2)  Appreciate what nature has to offer in winter

It was not until  I moved into my home that I began to really pay attention to the seasons  outside.  Walk outside late one calm, winter night and listen.  It is QUIET.  Nature is resting.  Then, in July or August, walk outside at the same time. What  a difference--summer is NOISY!  The sounds of locusts and crickets fill the air so much, it can be deafening.  Both seasons bring beauty and differences--enjoy God's creation.

I also love the look of freshly fallen snow on tree  branches.  There is a reason flocked winter  and  Christmas decor are popular--snow on branches is beautiful.  You can buy flocked  decor for inside of your home, but I'm thankful I have the real deal outside my window.

3)  Bring back the things of winter you enjoyed as a child

For me, this is cooking warm comfort food or having a cup of hot cocoa or tea during the evening, wrapped in a cozy blanket.  There is nothing like that after driving home on a snowy or cold evening.  

For some, maybe it's enjoying winter sports, reading a book, or sitting by the fireplace.  Treasure these things, as you will not be using these items or doing any of the activities as you would in spring, summer, or fall.

4)  Focus on Personal Growth or a Project

Due to some of the down time that naturally comes with winter, due to weather and decreased time outside, focus on your own personal growth or a project.  Personal growth can be anything from health (both physical and  mental), maintaining those New Year's Resolutions, or focusing on education or your career.  Maybe it can even be a project, whether it is something that you have been wanting to do inside of your home.  Winter is the best time to do indoor home projects, like painting.   For me, I have been focusing on this blog, as well as additional projects at work, my New Year's resolution, and my list of things I want to accomplish around the house.  I know that once  it warms up outside, many things may no longer be a priority.  This is the time to do it now.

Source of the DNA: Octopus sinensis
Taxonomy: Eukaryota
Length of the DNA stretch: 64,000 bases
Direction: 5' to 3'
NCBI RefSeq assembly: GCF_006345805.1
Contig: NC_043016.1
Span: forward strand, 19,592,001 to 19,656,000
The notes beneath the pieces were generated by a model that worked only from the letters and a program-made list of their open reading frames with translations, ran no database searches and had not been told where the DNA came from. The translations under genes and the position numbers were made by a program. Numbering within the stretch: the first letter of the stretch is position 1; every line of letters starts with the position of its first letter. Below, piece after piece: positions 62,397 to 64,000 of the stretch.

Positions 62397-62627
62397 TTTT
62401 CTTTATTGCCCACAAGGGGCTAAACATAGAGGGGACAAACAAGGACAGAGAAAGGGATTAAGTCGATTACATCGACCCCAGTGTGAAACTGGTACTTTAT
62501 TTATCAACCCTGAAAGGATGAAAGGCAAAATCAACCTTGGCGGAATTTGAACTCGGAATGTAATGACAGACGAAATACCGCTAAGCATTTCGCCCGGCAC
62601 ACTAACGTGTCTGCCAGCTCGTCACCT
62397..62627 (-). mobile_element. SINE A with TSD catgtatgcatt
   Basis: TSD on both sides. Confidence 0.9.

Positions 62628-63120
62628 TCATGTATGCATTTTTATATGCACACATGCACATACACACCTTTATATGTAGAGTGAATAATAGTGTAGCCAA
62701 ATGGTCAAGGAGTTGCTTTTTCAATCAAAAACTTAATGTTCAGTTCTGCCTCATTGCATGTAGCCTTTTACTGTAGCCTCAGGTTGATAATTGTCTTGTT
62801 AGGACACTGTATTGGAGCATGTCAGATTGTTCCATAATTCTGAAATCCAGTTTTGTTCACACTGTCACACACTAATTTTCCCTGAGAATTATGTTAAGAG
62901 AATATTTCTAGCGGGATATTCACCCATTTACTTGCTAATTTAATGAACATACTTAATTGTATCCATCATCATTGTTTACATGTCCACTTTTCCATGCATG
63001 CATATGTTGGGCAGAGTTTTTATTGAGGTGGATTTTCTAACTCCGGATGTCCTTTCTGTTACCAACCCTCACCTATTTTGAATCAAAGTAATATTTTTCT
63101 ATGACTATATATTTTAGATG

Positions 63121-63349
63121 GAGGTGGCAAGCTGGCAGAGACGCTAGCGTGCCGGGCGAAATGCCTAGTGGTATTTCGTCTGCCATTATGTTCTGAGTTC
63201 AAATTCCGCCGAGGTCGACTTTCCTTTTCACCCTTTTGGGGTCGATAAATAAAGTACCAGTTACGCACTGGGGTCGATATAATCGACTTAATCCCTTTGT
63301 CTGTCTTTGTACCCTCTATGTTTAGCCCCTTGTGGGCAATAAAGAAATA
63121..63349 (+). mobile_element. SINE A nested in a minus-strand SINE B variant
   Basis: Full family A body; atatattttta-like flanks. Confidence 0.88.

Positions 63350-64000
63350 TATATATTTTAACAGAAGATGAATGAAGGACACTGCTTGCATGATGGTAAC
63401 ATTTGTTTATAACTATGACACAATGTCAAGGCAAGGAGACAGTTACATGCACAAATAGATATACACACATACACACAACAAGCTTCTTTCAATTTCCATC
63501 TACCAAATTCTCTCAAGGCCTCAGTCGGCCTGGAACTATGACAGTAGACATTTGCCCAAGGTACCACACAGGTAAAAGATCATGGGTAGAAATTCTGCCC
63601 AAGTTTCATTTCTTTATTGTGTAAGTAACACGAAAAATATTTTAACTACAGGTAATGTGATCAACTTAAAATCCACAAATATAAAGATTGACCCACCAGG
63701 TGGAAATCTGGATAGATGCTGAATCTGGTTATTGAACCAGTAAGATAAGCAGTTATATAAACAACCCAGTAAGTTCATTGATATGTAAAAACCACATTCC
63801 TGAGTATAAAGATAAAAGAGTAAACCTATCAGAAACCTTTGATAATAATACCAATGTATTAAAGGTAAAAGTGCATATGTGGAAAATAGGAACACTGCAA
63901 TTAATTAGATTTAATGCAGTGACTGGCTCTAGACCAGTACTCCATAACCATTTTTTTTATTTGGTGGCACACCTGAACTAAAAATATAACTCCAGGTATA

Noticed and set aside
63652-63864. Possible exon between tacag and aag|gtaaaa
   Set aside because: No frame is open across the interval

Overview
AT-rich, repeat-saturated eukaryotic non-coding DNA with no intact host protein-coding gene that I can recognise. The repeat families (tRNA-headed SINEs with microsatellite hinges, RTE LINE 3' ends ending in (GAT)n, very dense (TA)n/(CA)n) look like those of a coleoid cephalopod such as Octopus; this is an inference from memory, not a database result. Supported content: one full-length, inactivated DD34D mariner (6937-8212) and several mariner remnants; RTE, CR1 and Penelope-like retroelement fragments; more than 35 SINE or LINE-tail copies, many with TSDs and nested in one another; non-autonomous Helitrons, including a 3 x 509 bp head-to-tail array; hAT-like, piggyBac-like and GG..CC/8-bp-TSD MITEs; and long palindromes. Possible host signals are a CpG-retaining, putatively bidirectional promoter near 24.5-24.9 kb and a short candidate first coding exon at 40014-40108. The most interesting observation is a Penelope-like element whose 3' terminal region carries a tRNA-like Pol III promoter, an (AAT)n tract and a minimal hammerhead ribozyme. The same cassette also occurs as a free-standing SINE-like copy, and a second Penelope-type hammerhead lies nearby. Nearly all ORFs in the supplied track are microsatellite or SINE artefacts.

5)  Plan something in your Calendar

As I mentioned above, winter months can be dull, and for me, I always feel like they can be boring with nothing to look forward to.  To get rid of this mentality, I will often try to plan things for the months of January and February, such as dinners out, time with family and friends, and making the most of my time indoors.

Planning things can also consist of planning for the later months of spring and summer, whether it is a vacation or in my case, planning my garden.  

This occupies your mind, provides opportunities to get out the house, allows you to be more productive, and gives you something to look forward to later on.


6)  It's All About Mindset.

Like with anything, sometimes you need to change your way of thinking.  Often, we get too down in the doll-drums or irritated by weather or situations, that we often forget to appreciate what we have or that we have another day to be alive.  Whether it is spring, summer,  fall, or winter, we need to be thankful and positive for each day that is given to us. 

Easier said than done--but the more we begin thinking this way, the more we will be appreciative of things--even in  winter.